Consensus Resolution

There has been much discussion about the proposed resolution recently developed by members of Shadow Cabinet. It repeals and replaces the contentious policy passed without adequate debate or consensus during an acrimonious session at last summer's convention. Both Elizabeth May and Dimitri Lascaris have endorsed this new resolution and everyone is hoping we can put this behind us by adopting the new motion at the SGM in Calgary.

Here is a synopsis of how they differ:

The original resolution (G16-P006) was too broad, targeting all sectors of Israel’s economy and society which profit from the OPT. This allowed for an interpretation of support, by association, for the BDS movement. We can not support a movement which at it’s core refuses the right of the state of Israel to exist by including the right of return and (until recently*) refusing to condemn Antisemitism. 

The new resolution (S16-P013) is much more explicit and targets specifically those actions which are illegal under international law and those companies benefiting from illegal settlements. It applies the generally accepted concept of differentiation between the legal state of Israel and the OPT. Finally it clearly separates us from the BDS movement by supporting Israel’s right to exist, calling for mutually recognized statehood and condemning both Islamophobia and Antisemitism.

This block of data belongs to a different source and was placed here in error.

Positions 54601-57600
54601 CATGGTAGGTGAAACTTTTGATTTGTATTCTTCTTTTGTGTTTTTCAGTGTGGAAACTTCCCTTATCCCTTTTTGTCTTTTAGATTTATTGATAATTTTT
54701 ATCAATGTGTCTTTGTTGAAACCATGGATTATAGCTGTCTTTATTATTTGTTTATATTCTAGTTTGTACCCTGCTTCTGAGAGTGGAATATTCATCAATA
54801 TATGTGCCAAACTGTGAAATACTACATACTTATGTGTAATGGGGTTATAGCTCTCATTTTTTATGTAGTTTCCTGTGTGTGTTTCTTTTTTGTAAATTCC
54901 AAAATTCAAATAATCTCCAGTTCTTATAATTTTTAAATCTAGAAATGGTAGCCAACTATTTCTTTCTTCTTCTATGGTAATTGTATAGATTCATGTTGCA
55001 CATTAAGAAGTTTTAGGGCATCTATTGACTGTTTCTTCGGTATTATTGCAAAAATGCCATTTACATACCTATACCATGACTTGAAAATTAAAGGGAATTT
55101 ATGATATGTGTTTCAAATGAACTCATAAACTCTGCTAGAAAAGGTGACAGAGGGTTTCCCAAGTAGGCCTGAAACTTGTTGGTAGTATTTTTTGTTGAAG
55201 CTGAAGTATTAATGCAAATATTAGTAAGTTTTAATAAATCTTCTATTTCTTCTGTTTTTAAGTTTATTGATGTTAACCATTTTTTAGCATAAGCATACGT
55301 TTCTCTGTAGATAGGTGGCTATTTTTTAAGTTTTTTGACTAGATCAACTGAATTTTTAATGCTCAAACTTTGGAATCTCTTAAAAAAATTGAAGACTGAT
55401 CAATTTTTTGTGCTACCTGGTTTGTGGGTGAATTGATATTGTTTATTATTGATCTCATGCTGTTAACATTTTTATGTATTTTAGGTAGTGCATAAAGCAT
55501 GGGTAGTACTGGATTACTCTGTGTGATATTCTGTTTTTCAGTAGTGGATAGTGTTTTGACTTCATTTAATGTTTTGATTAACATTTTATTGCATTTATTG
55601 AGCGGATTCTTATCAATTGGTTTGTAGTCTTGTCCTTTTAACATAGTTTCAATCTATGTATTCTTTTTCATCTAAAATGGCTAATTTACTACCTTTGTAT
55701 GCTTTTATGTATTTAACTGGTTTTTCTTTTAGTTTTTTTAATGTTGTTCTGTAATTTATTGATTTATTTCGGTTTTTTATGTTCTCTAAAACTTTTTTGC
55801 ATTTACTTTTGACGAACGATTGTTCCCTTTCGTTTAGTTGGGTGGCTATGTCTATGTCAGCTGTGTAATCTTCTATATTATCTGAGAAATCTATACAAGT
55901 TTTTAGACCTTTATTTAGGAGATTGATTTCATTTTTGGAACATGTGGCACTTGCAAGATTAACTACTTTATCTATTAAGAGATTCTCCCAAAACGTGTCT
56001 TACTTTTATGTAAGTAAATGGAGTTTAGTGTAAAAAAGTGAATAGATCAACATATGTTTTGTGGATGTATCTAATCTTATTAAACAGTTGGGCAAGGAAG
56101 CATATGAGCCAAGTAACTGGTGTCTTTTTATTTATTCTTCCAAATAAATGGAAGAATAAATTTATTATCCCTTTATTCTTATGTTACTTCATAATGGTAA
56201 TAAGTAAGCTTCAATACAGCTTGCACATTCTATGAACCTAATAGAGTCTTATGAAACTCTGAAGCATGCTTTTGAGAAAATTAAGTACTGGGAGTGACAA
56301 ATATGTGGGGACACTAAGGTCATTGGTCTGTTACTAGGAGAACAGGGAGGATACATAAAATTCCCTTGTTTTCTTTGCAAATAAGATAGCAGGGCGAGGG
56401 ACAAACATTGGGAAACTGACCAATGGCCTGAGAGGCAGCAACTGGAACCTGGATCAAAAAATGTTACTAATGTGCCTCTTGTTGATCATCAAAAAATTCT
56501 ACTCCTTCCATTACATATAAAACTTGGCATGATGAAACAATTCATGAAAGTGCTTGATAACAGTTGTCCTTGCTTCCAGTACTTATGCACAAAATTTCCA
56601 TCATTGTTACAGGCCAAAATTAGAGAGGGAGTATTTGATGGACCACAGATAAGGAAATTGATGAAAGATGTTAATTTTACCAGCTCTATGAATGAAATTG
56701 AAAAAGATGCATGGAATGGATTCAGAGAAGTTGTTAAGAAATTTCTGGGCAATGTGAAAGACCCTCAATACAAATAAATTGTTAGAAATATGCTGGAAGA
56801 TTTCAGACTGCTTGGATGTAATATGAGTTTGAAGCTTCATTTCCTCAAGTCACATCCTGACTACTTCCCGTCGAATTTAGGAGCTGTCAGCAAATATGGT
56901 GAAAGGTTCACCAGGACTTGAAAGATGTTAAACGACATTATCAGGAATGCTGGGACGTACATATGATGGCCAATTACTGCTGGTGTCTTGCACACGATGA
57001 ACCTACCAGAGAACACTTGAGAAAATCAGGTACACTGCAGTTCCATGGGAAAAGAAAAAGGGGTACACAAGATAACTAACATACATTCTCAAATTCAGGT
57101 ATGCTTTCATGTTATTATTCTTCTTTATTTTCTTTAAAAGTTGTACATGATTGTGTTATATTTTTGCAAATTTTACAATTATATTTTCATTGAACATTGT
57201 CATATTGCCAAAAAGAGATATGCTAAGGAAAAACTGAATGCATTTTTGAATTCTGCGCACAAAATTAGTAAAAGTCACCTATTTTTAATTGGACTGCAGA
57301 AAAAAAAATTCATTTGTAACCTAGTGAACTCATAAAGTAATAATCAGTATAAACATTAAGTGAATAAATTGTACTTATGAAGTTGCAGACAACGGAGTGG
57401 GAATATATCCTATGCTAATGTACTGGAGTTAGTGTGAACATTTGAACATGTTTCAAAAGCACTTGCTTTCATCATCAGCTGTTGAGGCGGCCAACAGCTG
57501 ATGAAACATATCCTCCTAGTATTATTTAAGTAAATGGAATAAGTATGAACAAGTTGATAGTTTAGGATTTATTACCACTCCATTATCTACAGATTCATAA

* Editor's Note: It has been brought to my attention that a spokesperson for the BDS movement has recently recorded a video, thanking the Green Party of Canada for passing a BDS resolution last summer, in which he rejects Antisemitism. 

This is encouraging in so far as it may signal a more conciliatory and less confrontational approach on behalf of the BDS leadership. It might also encourage BDS supporters to be more vocal about their stance on Israel's right to exist and their commitment to a peaceful two state solution.

Maybe by adopting more measured tones and drawing a clear distinction between the policies and actions of a particular government and the state of Israel as a whole, the BDS movement can begin to change its public image.